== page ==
Reading through the Bible: Ezra and Nehemiah

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As a church we are reading through the Bible and this week we head into Ezra. That’s right, we are nearly finished with the Historical Books of the Bible!

As always, we like to give a quick overview of the text to offer some context and guidance. Ezra and Nehemiah were originally combined books but were divided by the 3rd Century, so for the sake of brevity, our overview will look at both texts together. Think of it as a two for one blog post.

Historical Context

We finished Chronicles with the Babylonians capturing and burning Jerusalem and taking Israel as captives. And then as God would have it, the Persians conquered the Babylonians leaving Cyrus as King of Persia. In his first year as king he decreed that the Israelites could return home and rebuild the Temple.

And that’s just what they did, though it did take nearly a century from the decree to the end of Nehemiah for it to be completed.

In Ezra and Nehemiah we read how the remnant of Israel returned and took back the land they hadn’t occupied in roughly 70 years; the obstacles they endured; what they built; their return to the Mosaic Law; and more importantly, how they learned to worship God rightly.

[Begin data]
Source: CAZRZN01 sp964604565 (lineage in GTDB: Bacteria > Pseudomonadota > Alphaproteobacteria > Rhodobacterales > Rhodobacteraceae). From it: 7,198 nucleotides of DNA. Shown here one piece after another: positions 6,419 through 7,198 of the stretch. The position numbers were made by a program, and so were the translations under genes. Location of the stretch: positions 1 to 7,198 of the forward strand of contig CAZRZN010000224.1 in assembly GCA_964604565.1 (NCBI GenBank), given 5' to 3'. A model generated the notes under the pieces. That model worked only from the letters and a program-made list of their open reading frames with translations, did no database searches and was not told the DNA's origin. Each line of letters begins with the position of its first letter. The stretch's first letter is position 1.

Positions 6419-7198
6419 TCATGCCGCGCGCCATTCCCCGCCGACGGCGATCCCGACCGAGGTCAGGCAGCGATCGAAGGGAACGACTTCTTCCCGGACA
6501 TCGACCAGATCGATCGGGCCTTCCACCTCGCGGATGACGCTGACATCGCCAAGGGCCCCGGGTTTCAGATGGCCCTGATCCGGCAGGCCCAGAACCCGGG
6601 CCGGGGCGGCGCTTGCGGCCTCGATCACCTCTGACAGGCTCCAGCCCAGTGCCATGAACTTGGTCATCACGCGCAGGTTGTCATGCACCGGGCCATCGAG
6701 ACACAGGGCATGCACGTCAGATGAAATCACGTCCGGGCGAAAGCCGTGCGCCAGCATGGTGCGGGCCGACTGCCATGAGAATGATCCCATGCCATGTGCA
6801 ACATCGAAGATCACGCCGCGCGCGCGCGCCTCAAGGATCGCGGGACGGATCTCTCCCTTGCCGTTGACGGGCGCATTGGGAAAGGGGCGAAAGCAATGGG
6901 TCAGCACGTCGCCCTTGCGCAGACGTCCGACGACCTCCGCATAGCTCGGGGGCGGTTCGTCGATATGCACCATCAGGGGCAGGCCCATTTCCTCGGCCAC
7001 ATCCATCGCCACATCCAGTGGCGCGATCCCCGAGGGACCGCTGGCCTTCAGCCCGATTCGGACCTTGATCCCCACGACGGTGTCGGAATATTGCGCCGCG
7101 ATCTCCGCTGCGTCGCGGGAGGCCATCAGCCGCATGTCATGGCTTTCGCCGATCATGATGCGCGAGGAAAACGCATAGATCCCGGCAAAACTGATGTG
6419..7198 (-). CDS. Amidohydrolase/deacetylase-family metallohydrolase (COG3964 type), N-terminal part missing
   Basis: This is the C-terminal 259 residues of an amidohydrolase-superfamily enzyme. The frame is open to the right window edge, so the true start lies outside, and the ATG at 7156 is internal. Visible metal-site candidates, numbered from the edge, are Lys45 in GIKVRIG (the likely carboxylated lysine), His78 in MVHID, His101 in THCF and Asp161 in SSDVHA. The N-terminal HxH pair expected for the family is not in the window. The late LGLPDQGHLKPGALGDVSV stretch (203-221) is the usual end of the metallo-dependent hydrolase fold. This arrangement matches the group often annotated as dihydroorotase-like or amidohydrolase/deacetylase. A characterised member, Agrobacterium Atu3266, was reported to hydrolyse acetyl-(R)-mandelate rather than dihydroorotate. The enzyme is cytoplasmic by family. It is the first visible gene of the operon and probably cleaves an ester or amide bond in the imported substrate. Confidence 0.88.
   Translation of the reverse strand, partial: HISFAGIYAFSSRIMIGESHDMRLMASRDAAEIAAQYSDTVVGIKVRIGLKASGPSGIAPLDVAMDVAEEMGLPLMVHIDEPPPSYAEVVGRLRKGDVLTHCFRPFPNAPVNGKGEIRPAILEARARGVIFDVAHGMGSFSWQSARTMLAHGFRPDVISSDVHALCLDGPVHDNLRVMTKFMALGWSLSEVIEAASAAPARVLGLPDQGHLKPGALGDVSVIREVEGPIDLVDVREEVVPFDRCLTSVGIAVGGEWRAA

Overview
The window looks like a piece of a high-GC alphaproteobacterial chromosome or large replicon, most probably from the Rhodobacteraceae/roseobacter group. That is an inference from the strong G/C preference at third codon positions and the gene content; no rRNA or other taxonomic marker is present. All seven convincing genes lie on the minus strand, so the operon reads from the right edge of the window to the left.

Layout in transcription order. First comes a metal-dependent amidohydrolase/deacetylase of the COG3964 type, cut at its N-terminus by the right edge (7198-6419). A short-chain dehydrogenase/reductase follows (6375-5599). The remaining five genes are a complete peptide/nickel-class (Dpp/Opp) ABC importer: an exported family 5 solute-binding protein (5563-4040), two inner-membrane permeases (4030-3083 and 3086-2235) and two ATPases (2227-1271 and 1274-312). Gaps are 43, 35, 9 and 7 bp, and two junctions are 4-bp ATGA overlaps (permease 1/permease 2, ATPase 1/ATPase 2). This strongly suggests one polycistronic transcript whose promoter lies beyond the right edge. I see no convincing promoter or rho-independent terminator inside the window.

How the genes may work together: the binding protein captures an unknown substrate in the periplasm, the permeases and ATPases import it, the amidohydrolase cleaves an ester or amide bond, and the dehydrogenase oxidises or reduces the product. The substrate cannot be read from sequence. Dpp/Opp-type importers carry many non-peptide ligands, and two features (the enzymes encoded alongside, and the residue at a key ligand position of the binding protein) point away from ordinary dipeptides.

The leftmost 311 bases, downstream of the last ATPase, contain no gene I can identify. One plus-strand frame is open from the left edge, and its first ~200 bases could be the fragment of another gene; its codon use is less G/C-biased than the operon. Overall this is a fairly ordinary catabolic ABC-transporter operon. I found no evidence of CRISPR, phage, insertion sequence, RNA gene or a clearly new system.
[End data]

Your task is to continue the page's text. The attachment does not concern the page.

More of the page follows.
An easy way to remember the events are by the four R’s:

  • Return from exile
  • Rebuild the Temple
  • Restore the land
  • Recommit to the Lord

Major Themes

There are several themes throughout the two books, but I would like to draw your attention to four of them.

Faithfulness & Mercy

  • God is faithful to His promises and merciful to His people
  • Israel is faithful in keeping the Mosaic Law and worshiping the God of Israel

Protection

  • The Lord protects His people
  • Israel protects itself from worshiping false gods

Providence

  • God works providentially, especially through powerful rulers, to fulfill His Covenant

Worship

  • Worship is at the center of the life of God’s people

 

Let’s do this!


If you would like more information on this time period and genre, read or re-read our previous blog post on the Historical Books.

We invite you to join us as we read the Historical Books as a church. If you attend service, there will be a reading bookmark for you to pick up at the welcome table. Until then, you are welcome to access the reading plan via this spreadsheet (not as nice looking).

If you want to dive in deeper or have questions, contact me (Tawny@RealChicago.com) and I can offer resources and/or a nerdy conversation.

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